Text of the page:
KURT BUSCH – 2018 Watkins Glen Race Advance

July 31st, 2018

Jim Clark and Graham Hill have won at Watkins Glen (N.Y.) International. So have Jackie Stewart, Niki Lauda, Emerson Fittipaldi and James Hunt.

All these drivers won driving Formula One cars when the F1 calendar included The Glen from 1961 to 1980. Kurt Busch is looking to join these legend drivers as winners at The Glen this weekend, but he’s not going to do it behind the wheel of a Haas F1 Team, rather as driver of the No. 41 Haas Automation/Monster Energy Ford Fusion for Stewart-Haas Racing (SHR).

Busch’s road-course career started in 2000 as a young driver in the NASCAR Camping World Truck Series. He finished second at Watkin Glen and 11th at Portland (Ore.) International Raceway. In his three NASCAR Xfinity Series races at Watkins Glen, he started first in each, won in 2006 and 2011, and finished third in 2007. In these three races, Busch led 98 of the 250 laps available – 39.2 percent.

In the Monster Energy NASCAR Cup Series, Busch swept the poles for both road-course races in 2006. He won his fifth career Cup Series pole at Sonoma (Calif.) Raceway in June and sixth at Watkins Glen in August, marking the only Cup Series poles Busch has earned on road courses.

He scored his first Cup Series road-course victory at Sonoma in 2011, leading a race-high 76 laps. Busch passed Denny Hamlin for the lead on lap 13 and stayed out front for the next 19 circuits around the 1.99-mile track. He relinquished the lead twice for scheduled, green-flag pit stops and took over the top spot for the final time on lap 88, leading the final 23 laps.

Busch is hoping the No. 41 Haas Automation/Monster Energy Ford Fusion is up to the challenge at Watkins Glen. He has finished in the top-11 the last five years at The Glen, highlighted by a third-place drive in 2014.

Busch is hoping he can be a force on the road course at The Glen and join the legendary drivers who have seen victory lane.

 

KURT BUSCH, Driver of the No. 41 Haas Automation Ford Fusion for Stewart-Haas Racing:

 

You’ve won a Cup Series race at Sonoma and won Xfinity races at Watkins Glen. What does it take to be successful on the road courses?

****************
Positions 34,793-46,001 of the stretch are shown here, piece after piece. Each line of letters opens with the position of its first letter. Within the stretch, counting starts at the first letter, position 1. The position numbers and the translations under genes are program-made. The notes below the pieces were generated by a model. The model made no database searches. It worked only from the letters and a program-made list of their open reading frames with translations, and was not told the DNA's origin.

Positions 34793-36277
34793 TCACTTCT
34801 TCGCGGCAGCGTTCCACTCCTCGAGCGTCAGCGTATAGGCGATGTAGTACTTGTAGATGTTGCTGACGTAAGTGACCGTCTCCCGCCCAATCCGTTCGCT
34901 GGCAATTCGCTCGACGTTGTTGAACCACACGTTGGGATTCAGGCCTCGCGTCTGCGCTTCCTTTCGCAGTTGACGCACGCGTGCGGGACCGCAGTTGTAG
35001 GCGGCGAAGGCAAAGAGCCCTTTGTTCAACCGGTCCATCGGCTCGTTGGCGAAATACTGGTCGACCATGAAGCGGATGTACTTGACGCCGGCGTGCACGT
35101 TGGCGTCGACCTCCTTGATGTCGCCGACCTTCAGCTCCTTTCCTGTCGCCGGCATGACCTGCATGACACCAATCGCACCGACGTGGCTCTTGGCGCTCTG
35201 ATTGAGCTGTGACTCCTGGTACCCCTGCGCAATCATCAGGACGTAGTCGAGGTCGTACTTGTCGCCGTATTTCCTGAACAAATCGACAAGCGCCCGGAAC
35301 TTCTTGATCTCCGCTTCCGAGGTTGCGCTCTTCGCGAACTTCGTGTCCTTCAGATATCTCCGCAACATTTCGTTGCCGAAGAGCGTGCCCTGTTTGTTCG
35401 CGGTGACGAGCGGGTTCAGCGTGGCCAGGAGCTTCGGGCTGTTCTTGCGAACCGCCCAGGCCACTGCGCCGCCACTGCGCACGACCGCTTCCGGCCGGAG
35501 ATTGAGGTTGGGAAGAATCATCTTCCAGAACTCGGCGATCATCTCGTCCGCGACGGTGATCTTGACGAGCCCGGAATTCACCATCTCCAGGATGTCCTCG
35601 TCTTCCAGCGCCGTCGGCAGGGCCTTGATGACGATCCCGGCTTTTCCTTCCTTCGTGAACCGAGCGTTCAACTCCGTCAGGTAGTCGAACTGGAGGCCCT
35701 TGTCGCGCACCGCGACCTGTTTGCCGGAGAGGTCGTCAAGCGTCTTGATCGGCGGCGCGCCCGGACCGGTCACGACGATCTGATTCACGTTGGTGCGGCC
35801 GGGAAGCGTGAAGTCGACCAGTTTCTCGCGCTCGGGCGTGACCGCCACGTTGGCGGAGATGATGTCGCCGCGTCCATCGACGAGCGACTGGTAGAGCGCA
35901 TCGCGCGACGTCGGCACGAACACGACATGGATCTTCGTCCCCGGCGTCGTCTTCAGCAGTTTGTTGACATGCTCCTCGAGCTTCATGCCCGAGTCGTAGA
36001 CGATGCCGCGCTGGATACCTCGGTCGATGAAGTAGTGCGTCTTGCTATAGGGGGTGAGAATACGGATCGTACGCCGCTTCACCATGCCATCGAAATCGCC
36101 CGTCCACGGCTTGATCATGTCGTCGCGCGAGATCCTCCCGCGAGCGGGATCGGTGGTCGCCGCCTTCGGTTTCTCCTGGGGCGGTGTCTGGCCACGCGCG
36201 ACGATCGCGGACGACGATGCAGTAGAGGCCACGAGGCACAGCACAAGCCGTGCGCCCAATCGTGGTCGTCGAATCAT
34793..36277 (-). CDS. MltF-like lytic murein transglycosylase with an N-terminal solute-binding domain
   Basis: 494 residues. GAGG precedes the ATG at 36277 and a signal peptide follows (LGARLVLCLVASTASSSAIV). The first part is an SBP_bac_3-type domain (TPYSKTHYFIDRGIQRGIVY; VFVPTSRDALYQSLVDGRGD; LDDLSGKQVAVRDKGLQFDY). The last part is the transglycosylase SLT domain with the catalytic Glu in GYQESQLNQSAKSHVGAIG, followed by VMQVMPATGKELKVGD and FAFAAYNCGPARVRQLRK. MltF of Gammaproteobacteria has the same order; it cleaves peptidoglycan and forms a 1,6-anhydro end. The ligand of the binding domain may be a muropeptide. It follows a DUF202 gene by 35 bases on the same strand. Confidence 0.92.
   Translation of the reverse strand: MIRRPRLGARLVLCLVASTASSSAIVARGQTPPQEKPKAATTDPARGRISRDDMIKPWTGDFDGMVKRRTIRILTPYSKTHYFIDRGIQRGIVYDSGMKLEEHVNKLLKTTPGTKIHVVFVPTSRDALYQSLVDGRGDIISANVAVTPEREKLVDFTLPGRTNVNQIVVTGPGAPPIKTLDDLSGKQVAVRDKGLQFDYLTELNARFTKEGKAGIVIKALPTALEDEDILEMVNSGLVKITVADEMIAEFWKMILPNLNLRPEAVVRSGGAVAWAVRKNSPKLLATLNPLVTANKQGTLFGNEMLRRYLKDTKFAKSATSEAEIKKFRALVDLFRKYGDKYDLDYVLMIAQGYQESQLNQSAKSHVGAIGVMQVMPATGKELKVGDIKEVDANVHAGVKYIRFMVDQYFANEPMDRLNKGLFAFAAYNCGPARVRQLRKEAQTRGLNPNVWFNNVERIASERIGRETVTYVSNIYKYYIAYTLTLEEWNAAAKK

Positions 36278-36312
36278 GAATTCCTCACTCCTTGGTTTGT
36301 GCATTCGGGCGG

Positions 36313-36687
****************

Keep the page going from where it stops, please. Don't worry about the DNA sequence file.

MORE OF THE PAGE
“I think the biggest thing, as a driver, is maintaining the pace throughout the race. I’ve struggled a little bit in the races at Watkins Glen with braking power and I was too hard on the brakes, early in the race. It’s weird, though, the Xfinity races I’ve run there and won, the brakes stayed consistent for me in that car. So I’ve just got to find the right combination with the Monster Energy Cup car because, at Sonoma, we never really had any brake issue. So I think that is the key. If we find that right balance, that will help us stay consistent, and then you have the lap times at the end of the race where you can be competitive for a win.”

Should NASCAR run the “Boot” at Watkins Glen?

“It would be interesting to see how it would play out. Are the corners in the boot too slow compared to the rest of the corners? And then I’ve heard that if we ran the boot, then the number of laps would be fewer because the track is longer. And then the fans only get to see the cars come by them X amount of times and that’s why I’ve heard we don’t run the boot.”

Is there a road course in the world that you would like to run that you haven’t? Is there a “bucket list” track for you?

“Oh yeah – to run the 24 Hours of Le Mans, or Monaco. I’ve never been to Laguna Seca. I’ve always raced in Sonoma and been to Northern California many times, but I’ve never even gone to the property of Laguna Seca. I’ve just seen it on TV and video games. I would love to go there.”

Is road-course racing a little more intense than it was in years past?

“It just seems like the gentlemen’s agreement or the etiquette of how road-course races were run in years past is less and less each year. Everybody’s really bumping and grinding a lot harder. They’re not afraid to throw in the front bumper when it’s not supposed to be in that position. That’s why I think the road courses have become the fan favorites because of the energy level and the amount of contact that is available at the road courses. You can feel it, you can sense it in the car, you know when you go to Sonoma or Watkins Glen that the contact is going to be there and guys aren’t afraid to mix it up anymore. It will be pretty wild to have a road-course race during the playoffs this year at Charlotte. We’ll see how that plays out. What I like is that there is a road course that will be in the playoffs and that’s going to require the drivers to be more versatile.”